I love being read to by our prioress. It is a Lenten custom in our house that we keep silence until after breakfast. While we eat our prioress, Sister Cecilia, reads to us from a worthy book. Actually, she often finishes one and starts another during the "40 Days."
This is an ancient monastic practice - for centuries Benedictines ate every meal in total silence. I am rather glad that we have both holy conversation and profound times of silence. Yet, I find myself wishing at the end of Lent, that this intimate sharing of a good word might continue. But, the Easter season will demand joyful voices and glad hearts.
There are many things about "table reading" that appeal to me. First, I feel a child-like wonder come over me as Sister reads to us. Every warm memory of being read to - and those that are so early they remain beyond my reach - seem to surface in a general feeling of safety and peace. I remember what it felt like to be held close to my Mother's heart as we turned pages together. The act of reading aloud to someone is, primarily, an act of love.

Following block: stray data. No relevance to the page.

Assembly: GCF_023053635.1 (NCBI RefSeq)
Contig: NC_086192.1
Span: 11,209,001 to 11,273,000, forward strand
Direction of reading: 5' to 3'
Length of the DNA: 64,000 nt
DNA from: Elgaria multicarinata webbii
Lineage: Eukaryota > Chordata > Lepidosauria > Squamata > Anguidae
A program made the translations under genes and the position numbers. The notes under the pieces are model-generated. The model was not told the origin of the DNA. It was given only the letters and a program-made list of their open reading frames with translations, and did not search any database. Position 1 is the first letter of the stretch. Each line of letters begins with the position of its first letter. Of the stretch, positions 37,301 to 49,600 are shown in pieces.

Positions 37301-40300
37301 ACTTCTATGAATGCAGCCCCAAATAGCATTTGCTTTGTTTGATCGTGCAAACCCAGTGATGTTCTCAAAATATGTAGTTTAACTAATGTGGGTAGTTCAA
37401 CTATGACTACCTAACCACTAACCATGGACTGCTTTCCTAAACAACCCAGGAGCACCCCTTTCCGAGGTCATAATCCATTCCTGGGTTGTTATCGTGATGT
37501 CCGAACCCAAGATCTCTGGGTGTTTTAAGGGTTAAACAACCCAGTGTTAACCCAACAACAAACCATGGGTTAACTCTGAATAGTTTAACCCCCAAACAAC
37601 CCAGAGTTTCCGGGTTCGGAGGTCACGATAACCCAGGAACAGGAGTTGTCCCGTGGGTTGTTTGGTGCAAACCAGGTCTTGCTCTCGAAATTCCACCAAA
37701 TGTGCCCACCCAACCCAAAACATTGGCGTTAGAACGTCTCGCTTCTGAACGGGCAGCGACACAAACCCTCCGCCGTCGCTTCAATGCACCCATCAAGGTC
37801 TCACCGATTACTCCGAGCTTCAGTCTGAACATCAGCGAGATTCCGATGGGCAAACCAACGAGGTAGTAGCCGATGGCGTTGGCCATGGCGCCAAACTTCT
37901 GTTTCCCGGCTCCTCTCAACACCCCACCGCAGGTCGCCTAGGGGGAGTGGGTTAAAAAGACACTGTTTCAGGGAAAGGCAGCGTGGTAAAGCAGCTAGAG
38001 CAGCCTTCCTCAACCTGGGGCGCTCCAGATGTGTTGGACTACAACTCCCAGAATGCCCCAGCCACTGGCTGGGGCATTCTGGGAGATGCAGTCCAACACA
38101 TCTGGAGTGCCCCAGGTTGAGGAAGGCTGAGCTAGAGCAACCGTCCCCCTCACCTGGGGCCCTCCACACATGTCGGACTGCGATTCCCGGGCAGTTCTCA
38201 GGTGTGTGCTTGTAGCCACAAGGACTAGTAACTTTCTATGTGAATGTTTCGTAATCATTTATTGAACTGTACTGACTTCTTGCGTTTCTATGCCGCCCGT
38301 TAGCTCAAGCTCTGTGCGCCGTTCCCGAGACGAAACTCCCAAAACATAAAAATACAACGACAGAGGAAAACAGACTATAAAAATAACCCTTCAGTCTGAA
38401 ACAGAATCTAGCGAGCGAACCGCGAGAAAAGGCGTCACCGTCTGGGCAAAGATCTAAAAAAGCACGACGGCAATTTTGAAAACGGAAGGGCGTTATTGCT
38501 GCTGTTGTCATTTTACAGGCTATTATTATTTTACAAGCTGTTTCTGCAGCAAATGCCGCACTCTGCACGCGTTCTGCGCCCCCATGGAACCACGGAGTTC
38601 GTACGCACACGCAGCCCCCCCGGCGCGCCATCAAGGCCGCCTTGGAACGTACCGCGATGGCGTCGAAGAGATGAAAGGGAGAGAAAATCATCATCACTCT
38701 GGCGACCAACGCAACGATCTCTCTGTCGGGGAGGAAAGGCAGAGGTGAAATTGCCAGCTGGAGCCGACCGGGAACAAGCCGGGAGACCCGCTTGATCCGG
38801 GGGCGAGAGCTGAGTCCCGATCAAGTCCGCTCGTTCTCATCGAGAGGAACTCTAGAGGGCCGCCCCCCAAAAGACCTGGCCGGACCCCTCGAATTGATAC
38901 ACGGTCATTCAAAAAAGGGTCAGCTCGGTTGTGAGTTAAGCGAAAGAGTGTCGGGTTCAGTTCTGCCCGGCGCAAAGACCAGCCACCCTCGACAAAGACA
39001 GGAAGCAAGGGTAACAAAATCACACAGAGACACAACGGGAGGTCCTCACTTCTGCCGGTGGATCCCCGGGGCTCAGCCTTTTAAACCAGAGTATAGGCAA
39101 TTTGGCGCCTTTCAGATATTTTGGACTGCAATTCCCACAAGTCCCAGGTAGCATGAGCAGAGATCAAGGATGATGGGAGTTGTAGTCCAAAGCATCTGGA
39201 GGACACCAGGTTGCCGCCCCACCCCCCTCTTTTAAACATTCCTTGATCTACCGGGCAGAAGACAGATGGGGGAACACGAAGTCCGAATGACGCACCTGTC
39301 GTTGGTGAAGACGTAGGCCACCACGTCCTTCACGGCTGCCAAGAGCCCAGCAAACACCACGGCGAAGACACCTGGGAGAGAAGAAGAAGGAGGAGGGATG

Table reading, as a monastic practice, enables contemplation. Michael Casey,OCSO, suggests that reading, in general, has primacy in the Benedictine life (see: Strangers to the City.) Whether we hold the book or "listen with the ear of [our] heart," we are completely attentive to the present moment. Reading takes us out of ourselves - beyond past hurts, memories that preoccupy and worries of the future - and holds us to the now where GOD dwells.
When the prioress reads to us, we all hear the same thing. I like the thought that throughout the day our individual meditations might move in a common direction. I believe GOD can use this opportunity to move our hearts. I suspect it is the Spirit who really selects the book. (Being prioress comes with so many graces. I believe there is little decided or done without prayer.)
When we are eating in silence together, it fascinates me how attentive we are to the noise we make. (Some mornings the sound of silverware being dropped into the "dirty" bucket, can be a bit much!) Lenten silence makes us each more aware of how we move our chairs and stack our dishes. All in all, table-reading is one of my favorite customs. Is there someone in your life you love enough to read to? I'll bet there is...
Blessings and love,
- Sister Vicki